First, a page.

A1 A1
'Strangely Warmed' coffee unites church services

SEBRING — What started as a few Methodist church members complaining about the taste of their church service coffee has turned into a way to fund missions.

Now First Sebring Church imports and sells its own brand of coffee — “Strangely Warmed” — as a way not only to fund local and international missions, but also to help support workers throughout the process through a single source of free-trade coffee.

“It’s a dream within a dream,” Lead Pastor David Juliano said, “because [we] got tired of Dan [Andrews] griping about the poor church coffee.”

Like most institutional coffee service, the coffee served between the traditional and contemporary was a “big name” brand served from a stainless steel brewer/urn. Members like Dan Andrews didn’t like it.

“I told him, if you don’t like it, do something about it,” Juliano said.

With that permission, in the fall of 2018, Andrews and other church members took a small dining room off the main area of the Family Life Center and turned what Andrews called a “white, sterile environment” into a warm-toned coffee café with stuffed chairs and couches and two coffee bars.

Then, Andrews said, they “started rotating the flavor profiles” by trying out every variety of coffee at the grocery stores.

“You name it, we tried it,” Andrews said.

Then, in January 2019, a family going through a tough time came in to talk with Juliano. The wife, Shannon Salazar, now works in the main office.

The husband, Jerson Salazar, is a fellow Methodist from Peru who works for PeruFresh, an import company bringing in “superfoods” like ginger root and maca root, from places like Junín and Chanchamayo, Peru. He also imports arabica coffee from Peru, which has low acidity, bold aroma and a sweet aftertaste.

Salazar told Juliano he had direct connections to farmers who are members of the church and who grow coffee in Villa Rica, Peru, approximately 1,430-1,500 meters (4,600-5,200 feet) above sea level in the Amazon basin, Salazar said.

“It’s the land of the finest coffee in the world,” Salazar said.

The coffee is freshly picked, sun-dried and certified as both organic and free-trade, which means every worker throughout the process gets a fair wage for their work, he said.

Ironically, Salazar said, he’s not a big coffee drinker, but connoisseurs of coffee love the taste, which he attributes in part to taking the time to remove the skins, which add bitterness to coffee.

Andrews and Juliano bear that out. People have loved “Strangely Warmed” so much, they said, that their slogan is “Tastes good, Feels good, Does good,” in reference to the free-trade practices and the fact that all profits from sales go to missions.

One of the missions in the works for Peru, Salazar said, is an orphanage. Juliano and the bishop of the Peruvian Methodist Church are working on what trips to arrange.

Juliano admits he didn’t know before this that Methodists had churches in Peru, but took it as a sign from God and a direction from on high when he learned the farmers’ cooperative there was named “La Florida.”

“It wasn’t a good idea. It was a God idea,” Juliano said. “God just put it in our laps.”

All that was left was to roast and grind the beans when they arrived.

“I knew a guy,” Andrews said: The owner of the former Brewster’s Coffee House used to use Ricky Hayes’ coffee roaster and he was willing to lend it to the church.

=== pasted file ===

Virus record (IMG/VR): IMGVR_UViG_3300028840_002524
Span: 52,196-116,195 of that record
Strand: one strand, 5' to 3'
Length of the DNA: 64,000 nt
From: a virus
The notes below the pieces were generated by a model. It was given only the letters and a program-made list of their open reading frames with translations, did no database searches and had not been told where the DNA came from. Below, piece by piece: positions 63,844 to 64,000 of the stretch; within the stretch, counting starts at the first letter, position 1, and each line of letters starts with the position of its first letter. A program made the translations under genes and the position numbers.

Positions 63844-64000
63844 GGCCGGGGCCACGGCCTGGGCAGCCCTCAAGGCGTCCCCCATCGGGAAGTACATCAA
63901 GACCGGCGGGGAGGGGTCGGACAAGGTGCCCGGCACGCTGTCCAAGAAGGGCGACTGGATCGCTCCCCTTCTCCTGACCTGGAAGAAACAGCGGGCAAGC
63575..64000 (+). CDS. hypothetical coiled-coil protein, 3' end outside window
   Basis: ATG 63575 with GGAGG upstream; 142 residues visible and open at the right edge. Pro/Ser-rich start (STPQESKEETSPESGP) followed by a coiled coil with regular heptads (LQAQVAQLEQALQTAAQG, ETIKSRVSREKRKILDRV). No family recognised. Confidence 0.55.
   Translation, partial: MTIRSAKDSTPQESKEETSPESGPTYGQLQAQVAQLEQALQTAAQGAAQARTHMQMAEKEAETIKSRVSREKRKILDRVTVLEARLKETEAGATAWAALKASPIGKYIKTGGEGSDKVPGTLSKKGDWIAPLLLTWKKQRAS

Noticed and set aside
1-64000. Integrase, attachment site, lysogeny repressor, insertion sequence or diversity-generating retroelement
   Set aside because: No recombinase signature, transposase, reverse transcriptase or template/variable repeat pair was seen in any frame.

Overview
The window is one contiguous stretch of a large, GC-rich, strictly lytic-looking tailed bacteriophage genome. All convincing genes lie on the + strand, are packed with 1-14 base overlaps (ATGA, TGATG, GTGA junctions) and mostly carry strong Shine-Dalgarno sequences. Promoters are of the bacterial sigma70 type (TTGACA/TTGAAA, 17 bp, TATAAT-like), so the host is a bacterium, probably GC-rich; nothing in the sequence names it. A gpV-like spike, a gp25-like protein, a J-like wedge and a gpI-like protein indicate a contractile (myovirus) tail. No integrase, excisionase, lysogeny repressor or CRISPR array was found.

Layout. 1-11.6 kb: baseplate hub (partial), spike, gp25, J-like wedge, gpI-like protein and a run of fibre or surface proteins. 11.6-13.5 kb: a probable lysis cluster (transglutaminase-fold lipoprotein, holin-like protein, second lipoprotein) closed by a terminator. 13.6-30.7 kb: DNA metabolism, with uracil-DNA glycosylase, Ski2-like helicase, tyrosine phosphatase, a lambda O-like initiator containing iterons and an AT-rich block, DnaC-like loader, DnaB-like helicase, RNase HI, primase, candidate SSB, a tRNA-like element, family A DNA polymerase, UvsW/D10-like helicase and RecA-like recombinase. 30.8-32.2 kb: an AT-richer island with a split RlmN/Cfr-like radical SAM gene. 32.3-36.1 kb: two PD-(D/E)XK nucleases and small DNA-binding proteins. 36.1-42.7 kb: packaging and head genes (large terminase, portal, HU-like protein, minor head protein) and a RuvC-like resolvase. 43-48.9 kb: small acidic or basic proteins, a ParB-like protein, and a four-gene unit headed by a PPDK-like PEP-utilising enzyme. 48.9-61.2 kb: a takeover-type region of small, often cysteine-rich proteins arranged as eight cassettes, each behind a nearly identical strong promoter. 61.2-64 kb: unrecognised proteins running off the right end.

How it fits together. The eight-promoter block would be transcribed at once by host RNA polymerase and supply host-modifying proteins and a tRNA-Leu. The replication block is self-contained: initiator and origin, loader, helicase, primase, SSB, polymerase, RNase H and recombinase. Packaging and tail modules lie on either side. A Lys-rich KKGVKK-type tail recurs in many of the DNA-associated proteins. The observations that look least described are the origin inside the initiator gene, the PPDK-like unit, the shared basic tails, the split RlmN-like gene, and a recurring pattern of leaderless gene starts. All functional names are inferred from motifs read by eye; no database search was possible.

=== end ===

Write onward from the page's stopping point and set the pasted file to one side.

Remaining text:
After running 200 pounds of beans through it, Andrews said they were happy with the quality, but they needed a grinder.

The one they had “burned up” after every two pounds or so, Andrews said. The church looked for a used won, Juliano said, and it happened they found one owned by the pastor of Bayside Community Church, an out-of-county congregation that forged a partnership with them after Hurricane Irma.

He brought it to them on his next trip to visit family in Frostproof, “and we’re off,” Juliano said.

The church used to serve 40 cups of coffee each Sunday, Andrews said. Now it’s more than 200.

Andrews said First Sebring Church has taken the coffee to serve to teachers on Friday mornings at four Sebring schools, have sold it to local restaurants and have had interest from other churches.

It all started from marrying two services with a common thread over coffee in a café, Andrews said.

And the name? Juliano said that comes from John Wesley, the Anglican priest in the 1700s who started the Methodist revival movement within the Church of England. On the night of May 24, 1738, while struggling with his faith, he attended a prayer meeting in Aldersgate, a ward of London.

While someone read scripture describing the change that God works in the heart through faith, Wesley later wrote, “I felt my heart strangely warmed. I felt I did trust in Christ, Christ alone for salvation.”

Juliano said First Sebring Church’s “mission from God” through coffee came upon them in much the same way.

Those interested in “Strangely Warmed” coffee may visit StrangelyWarmed.com to order it or may visit First Sebring Church any Sunday morning at 126 S. Pine St. in Sebring to have some between the services.

“Strangely Warmed” coffee is also available to sample during weekly business hours in the church’s main office.

Senate so far split neatly along party lines on impeachment

WASHINGTON (AP) — The Senate is so far cleaving neatly along party lines in advance of Wednesday’s virtually certain votes to acquit President Donald Trump on two impeachment charges, with just two or three undecided members even considering breaking with their party.

The chamber’s top Republican, Majority Leader Mitch McConnell of Kentucky, again slammed the impeachment drive of House Democrats as “the most rushed, least fair and least thorough” in history and confirmed that he will vote to acquit Trump.

The trial is cruising to impeachment tallies that will fall short of even a majority of the GOP-held Senate, much less the two-thirds required to remove Trump from office and install Vice President Mike Pence.

McConnell said the two charges against Trump — that he abused his power and obstructed Congress’ ensuing investigation — are “constitutionally incoherent” and don’t “even approach a case for the first presidential removal in American history.”

The Kentucky Republican opened the Senate with a scathing assessment of the case presented by House Democrats, but he did not address whether Trump’s actions were inappropriate or wrong, as some Senate Republicans have conceded.

McConnell has dodged question about whether Trump’s actions — pressuring Ukrainian President Volodymyr Zelenskiy to announce an investigation into Trump’s political rival Joe Biden — were inappropriate. He led an effort last week to deny Democrats any opportunity to call witnesses before the Senate, and he has worked closely with the Trump White House in shepherding the case through the Senate.